• The next valuation and the 2024 contribution changes: The next round of public service pension valuations will assess schemes as at March 2020 and will determine contribution rates and benefits from April 2024 onwards, which is 12 months later than originally planned In correspondence with HM Treasury in 2019, the government actuary hinted that contributions might rise again in this valuation - because the CPI+2.4% discount rate is both above the private sector discount rate and current official economic growth forecasts and because the cost cap mechanism might be breached again. HM Treasury consulted on changes to the discount rate and cost cap mechanism in 2021 which might moderate these effects but has not yet published the consultation outcome The reduction in the discount rate from CPI+3% to CPI+2.4% in the most recent valuation caused a 3.7 percentage point rise in the employer rate.

LGPS employer contributions since 2020 following the valuations as at 31 March 2019

The Local Government Pension Scheme is revalued on a three year cycle. Each fund commissions an actuary to assess its assets and liabilities and to recommend employer contributions in line with the fund's strategy statement. The most recent valuation took place as at 31 March 2019 with contribution changes taking effect for a 3-year period from April 2020 onwards. This was just before the 2020 pandemic hit and the national results of the valuation were:

  • total fund assets were £291 billion compared to total fund liabilities of £297 billion
  • the total fund deficit was £6 billion in 2019 compared to £37 billion in the 2016 valuation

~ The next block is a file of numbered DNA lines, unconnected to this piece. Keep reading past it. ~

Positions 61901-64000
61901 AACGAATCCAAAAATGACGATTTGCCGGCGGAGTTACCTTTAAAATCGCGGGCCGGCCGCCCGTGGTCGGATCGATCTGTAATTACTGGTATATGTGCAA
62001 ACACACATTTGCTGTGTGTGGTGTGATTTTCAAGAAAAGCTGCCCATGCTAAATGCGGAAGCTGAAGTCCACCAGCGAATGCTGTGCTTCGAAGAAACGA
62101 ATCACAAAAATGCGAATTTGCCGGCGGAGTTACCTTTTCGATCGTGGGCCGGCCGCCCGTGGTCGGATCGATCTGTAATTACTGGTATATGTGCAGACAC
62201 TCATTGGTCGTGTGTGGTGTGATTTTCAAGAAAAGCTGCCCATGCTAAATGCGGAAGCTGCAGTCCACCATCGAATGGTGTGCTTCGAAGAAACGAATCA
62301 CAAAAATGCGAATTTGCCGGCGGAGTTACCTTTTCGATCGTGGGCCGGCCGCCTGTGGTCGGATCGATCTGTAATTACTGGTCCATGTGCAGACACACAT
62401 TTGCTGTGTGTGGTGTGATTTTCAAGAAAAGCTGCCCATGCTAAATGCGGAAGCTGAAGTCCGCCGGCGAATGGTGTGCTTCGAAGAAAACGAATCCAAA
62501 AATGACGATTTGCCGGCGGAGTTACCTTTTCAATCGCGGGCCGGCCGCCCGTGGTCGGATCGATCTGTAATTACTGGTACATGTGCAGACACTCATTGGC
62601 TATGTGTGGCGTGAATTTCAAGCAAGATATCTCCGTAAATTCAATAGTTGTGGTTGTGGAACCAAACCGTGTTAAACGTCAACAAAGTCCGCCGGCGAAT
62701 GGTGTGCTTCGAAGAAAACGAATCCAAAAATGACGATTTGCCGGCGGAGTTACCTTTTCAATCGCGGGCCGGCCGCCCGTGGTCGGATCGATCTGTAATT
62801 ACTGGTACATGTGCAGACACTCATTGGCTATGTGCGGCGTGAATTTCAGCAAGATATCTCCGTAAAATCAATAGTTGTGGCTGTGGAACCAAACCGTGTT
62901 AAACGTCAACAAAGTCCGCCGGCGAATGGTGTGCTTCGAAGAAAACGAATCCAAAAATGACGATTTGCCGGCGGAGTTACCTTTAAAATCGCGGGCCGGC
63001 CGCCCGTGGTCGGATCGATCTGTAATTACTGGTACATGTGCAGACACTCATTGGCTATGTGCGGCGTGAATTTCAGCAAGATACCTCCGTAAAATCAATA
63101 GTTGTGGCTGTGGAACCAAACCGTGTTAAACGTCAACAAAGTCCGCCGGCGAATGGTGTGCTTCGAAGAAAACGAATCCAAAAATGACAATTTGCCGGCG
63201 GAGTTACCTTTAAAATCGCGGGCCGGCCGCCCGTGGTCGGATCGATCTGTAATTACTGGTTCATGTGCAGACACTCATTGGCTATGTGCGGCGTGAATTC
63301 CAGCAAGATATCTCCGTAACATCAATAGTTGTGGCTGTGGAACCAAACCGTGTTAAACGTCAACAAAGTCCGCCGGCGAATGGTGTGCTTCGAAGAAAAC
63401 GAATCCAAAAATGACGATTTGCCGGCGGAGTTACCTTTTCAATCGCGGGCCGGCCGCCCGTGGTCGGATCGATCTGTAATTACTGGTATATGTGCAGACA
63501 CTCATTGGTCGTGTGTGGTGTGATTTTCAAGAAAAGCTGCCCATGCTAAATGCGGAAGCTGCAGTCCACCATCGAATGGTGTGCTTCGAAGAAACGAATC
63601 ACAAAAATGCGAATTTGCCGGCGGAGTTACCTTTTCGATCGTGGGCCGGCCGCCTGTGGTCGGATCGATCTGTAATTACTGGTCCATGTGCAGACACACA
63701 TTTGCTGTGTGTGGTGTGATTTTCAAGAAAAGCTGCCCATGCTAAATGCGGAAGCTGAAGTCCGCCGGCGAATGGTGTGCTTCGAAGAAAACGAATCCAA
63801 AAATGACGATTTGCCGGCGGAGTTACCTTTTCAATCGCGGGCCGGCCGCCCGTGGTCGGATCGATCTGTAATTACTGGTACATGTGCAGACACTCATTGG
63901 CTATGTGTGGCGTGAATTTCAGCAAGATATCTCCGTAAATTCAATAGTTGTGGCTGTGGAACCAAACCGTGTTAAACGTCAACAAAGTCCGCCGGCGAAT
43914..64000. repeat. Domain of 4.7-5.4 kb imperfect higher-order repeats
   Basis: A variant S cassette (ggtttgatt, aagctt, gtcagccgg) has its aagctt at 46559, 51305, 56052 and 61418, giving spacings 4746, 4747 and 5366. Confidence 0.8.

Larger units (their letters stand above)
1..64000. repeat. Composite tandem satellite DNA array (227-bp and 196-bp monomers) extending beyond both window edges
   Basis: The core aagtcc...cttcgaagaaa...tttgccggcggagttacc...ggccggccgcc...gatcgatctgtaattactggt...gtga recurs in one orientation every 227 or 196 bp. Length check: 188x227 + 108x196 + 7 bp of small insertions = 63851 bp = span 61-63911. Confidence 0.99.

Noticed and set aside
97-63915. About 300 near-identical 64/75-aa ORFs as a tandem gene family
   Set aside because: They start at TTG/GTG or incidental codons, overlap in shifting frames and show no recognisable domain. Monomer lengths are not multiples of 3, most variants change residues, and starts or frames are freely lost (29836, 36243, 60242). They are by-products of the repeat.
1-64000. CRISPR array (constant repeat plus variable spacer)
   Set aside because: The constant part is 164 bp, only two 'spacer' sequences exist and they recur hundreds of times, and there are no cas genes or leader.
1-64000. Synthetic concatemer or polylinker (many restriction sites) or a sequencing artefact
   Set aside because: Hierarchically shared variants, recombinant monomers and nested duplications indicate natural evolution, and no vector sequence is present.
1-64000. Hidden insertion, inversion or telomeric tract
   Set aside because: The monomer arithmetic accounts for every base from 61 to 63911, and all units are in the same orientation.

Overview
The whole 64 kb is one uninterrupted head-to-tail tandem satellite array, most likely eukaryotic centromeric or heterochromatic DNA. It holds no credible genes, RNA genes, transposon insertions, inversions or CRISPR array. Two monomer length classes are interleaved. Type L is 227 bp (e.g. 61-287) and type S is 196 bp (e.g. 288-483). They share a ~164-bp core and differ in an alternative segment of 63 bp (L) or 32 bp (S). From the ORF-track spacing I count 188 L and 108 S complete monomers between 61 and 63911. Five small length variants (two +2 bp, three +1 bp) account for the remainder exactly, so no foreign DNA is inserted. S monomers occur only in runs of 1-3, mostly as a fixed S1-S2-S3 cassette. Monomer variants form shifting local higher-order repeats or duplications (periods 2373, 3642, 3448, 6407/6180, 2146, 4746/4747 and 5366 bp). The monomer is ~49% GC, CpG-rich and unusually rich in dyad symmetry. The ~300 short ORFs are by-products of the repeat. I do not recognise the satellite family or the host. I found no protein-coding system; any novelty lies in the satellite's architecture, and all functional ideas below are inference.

• the average LGPS funding level rose from below 90% to 98%

Some colleges nevertheless experienced a rise in employer contributions in 2020 for one or more of the following reasons:

  • the circumstances of their fund were less positive than the national average
  • contributions rose to cover increased estimates of future service
  • their fund decided to reduce the deficit recovery period

Interest rates, stock market prices and property prices have all fallen and fluctuated in 2020 in a way that has changed the circumstances of individual funds. The next valuation will take place as at 31 March 2022 and will lead to employer contribution changes from April 2023 (ie start of summer term in the 2022-3 academic year).

Pension tax rules

In the last ten years, government has restricted the pension tax relief by introducing an annual allowance (AA) and lifetime allowance (LTA). This mainly affects people on higher incomes, rising pay and longer service by requiring them to pay tax if their annual or lifetime pension entitlement exceed these thresholds. Changes introduced in 2015-6 have brought more people within scope of these rules. For defined benefit schemes like TPS and LGPS, the pension administrator notifies individuals each autumn of the value of their entitlement and their pension input amount (PIA). If the total entitlement exceeds the lifetime allowance or the PIA exceeds the annual allowance, then it is the individual’s responsibility to settle any tax due via their income tax self-assessment. There is a “scheme pays” option in both TPS and LGPS which defers the tax payment until the pension is drawn.

Individuals should take financial advice before making major decisions affecting their own finances. This paper from Royal London (written for financial advisors) explains options for individuals in helpful detail.

Some principals and chief executives of colleges have either decided voluntarily to withdraw from membership of the relevant scheme or have agreed different employment arrangements with their governing bodies which change their pay arrangements, perhaps by reducing their hours. The cost of the additional taxation has prompted some individuals to retire earlier than they might otherwise have done. A governing body may decide that it wishes to take action to retain and motivate individuals.

Governing bodies need to follow proper processes in deciding senior pay and operate in an environment requiring more transparency. It is reasonable to consider an alternative pay and pension arrangements to ensure they retain a senior postholder. Any decision should be taken – and recorded – in a way that addresses ESFA and OfS requirements.